It’s a classic tale of warring families that has proliferated nearly every piece of media and pop culture since Shakespeare first cast those words to paper. From phrases like “a rose by any other name” to “O Romeo, Romeo, wherefore art thou, Romeo?” weaving themselves into our daily patterns of speech, it should come as no surprise that Shakespeare's timeless classic has made its way to the West End.
One of the most popular reworkings of Romeo & Juliet is undoubtedly West Side Story, and the similarities are obvious. Lovers from opposing sides come together despite the bitter conflict... Except we swap out the Montague and Capulet names for the rival gangs, the Jets and the Sharks, exchanging the picturesque landscape of Verona for the Upper West Side of New York City.
West Side Story contains all the familiar earmarks of Romeo & Juliet, from an authority figure who provides a refuge to the couple, their fateful meeting at a dance, the obsession and the fights in the streets, all the way up to the iconic balcony scene. Ultimately, Maria and Tony befall the same fate as Romeo and Juliet – Tony mistakenly believes Maria is dead which leads to his own death, only for Maria to arrive a minute too late and cradle his lifeless body.
The biggest difference between the two tales is that Maria doesn’t then kill herself to join Tony in the afterlife, instead taking the opportunity to force the Jets and the Sharks into some kind of reconciliation after the staggering loss of life.
Often referred to as Arabian Nights, the collection of folk tales from the Islamic Golden Age have become the inspiration for a huge amount of modern media, from Ali Baba and the Forty Thieves to The Seven Voyages of Sinbad the Sailor, and of course Aladdin.
Several volumes make up the collection, with tales varying widely from love and tragedy, to comedies, poems and fantastical stories of the supernatural, as told to us by Scheherazade, a vizier’s daughter who’s head is on the chopping block after the Sasanian King decides to marry virgins and execute them the next day as punishment for the widespread infidelity of women (trust me, my eyes are rolling too).
Scheherazade begins to tell the king a captivating story, but cleverly does not finish it, leading the King to postpone her execution until she can finish it. But as soon as she finishes one story, Scheherazade quickly begins another, postponing execution even further. As the inventor of the cliffhanger, Scheherazade manages to keep this up for 1001 nights, and the collection began.
The take of Aladdin specifically is actually very different to how we know it today. First off, he’s not from the middle east at all, he’s a Chinese native who was recruited by a sorcerer posing as Aladdin’s uncle after the passing of his father.
The sorcerers tricks Aladdin into retrieving a magical lamp from booby-trapped cave, double crossing him and leaving Aladdin trapped. Unfortunately, the sorcerer forgets that he gave Aladdin an enchanted ring, and when he rubs his hands together a jinni (genie) reveals itself and helps Aladdin escape.
Aladdin returns home with lamp in tow, and accidentally releases another, more powerful jinni in attempting to clean it, who helps Aladdin become rich and powerful and marry the princess Badroulbadour, the daughter of the sultan. Of course, when the sorcerer hears of Aladdin’s newfound success he returns to get his hands on the magical lamp, undoing Aladdin’s wishes but forgetting once again, about the magical ring. Ultimately, balance is restored and Aladdin succeeds to his Father-in-Law’s throne.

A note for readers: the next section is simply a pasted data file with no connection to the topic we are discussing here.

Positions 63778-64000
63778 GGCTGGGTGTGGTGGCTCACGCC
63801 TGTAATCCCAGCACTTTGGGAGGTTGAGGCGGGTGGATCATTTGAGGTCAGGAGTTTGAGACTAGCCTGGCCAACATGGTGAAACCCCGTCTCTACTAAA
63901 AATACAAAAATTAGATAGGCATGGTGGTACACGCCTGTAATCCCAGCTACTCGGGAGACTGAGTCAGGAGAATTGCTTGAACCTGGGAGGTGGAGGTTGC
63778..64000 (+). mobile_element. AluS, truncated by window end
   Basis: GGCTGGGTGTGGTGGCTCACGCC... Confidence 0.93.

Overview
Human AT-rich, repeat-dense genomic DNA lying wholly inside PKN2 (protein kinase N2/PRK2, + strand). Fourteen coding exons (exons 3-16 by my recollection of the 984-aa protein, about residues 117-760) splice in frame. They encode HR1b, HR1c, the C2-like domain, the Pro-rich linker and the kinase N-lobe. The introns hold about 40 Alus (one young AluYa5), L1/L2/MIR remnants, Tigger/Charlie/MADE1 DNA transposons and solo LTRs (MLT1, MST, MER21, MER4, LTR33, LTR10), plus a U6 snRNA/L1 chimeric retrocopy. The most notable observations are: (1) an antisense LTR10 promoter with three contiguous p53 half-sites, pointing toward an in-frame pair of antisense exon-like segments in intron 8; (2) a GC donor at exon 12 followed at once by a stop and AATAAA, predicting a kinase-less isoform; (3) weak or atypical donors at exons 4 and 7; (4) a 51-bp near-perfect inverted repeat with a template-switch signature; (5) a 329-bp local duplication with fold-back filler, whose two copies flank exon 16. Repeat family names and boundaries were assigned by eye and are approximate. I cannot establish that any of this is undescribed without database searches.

Of course, there are a fair few differences between the original story and the world-famous 1992 movie from which the musical is based, most notably the region. Some characters have been combined into one, with some new names given to characters like Jasmine. The lesser genie of the ring was swapped for the magic carpet, with more personality being given to the genie of the lamp.
The popularity of the 1996 film starring Danny DeVito and and Mara Wilson has so absolutely rocketed that many have forgotten where the story originally began. Although adapted into a stage performance by comedic performer Tim Minchin, the story is one of Roald Dahl’s classic novels and it largely stays true to the original.
Young Matilda Wormwood is a precocious child, despite the neglect she suffers from her family. She’s an avid reader and often finds an escape in the local library, soon fostering a close relationship with her school teacher, Miss Honey. Impressed by Matilda’s fierce intelligence, Miss Honey campaigns to have her move a class, but is met with disregard from both her parents, and the evil headmistress, Miss Trunchbull.
Throughout, it becomes apparent that Matilda has the mystical power of telekinesis, which uses to help her fellow students and Miss Honey fight back against the tyranny of Miss Trunchbull, who turns out to also be Miss Honey’s abusive aunt that’s withholding her inheritance. Ultimately, Matilda and Miss Honey save each other from their terrible situations and vow to live together from now on.
The main differences between the book and the stage show are an underarching subplot following the Wormwood Father’s devious dealings with the Russian mafia, who eventually chase the Wormwoods out of town (or in Matilda’s case, into a new home).
The story of the strong-willed, widowed teacher Anna Leonowens was made famous with the 1956 film, The King and I starring Yul Brynner and Deborah Kerr, but it found its beginning long before as the semi-fictionalised biographical novel by Margaret Landon.
Landon had spent a significant amount of time in Thailand as a missionary, teaching in a school and studying the country, and it was in her studies that she discovered Anna Leonowens, a late-19th Century governess to the Siamese royal family of Rama IV.
The discovery had inspired Landon, and she set about researching Anna and compiling stories of her and – with some artistic license – wrote Anna and the King of Siam. Her work was largely based on two memoirs, The English Governess at the Siamese Court and Romance of the Harem, but her re-telling of the young teacher’s story quickly caught fire.
It was adapted for the stage before it reached the silver screen, debuting on Broadway in 1951 with the budding actor and director Brynner. Brynner soon come to dominate the role, reprising it several times across Broadway, the West End and of course, in the film.
Keep up-to-date with Disney's The Lion King news
First to know when new dates are released
Alerts when prices drop or we find a deal
You're Now Following DISNEY'S THE LION KING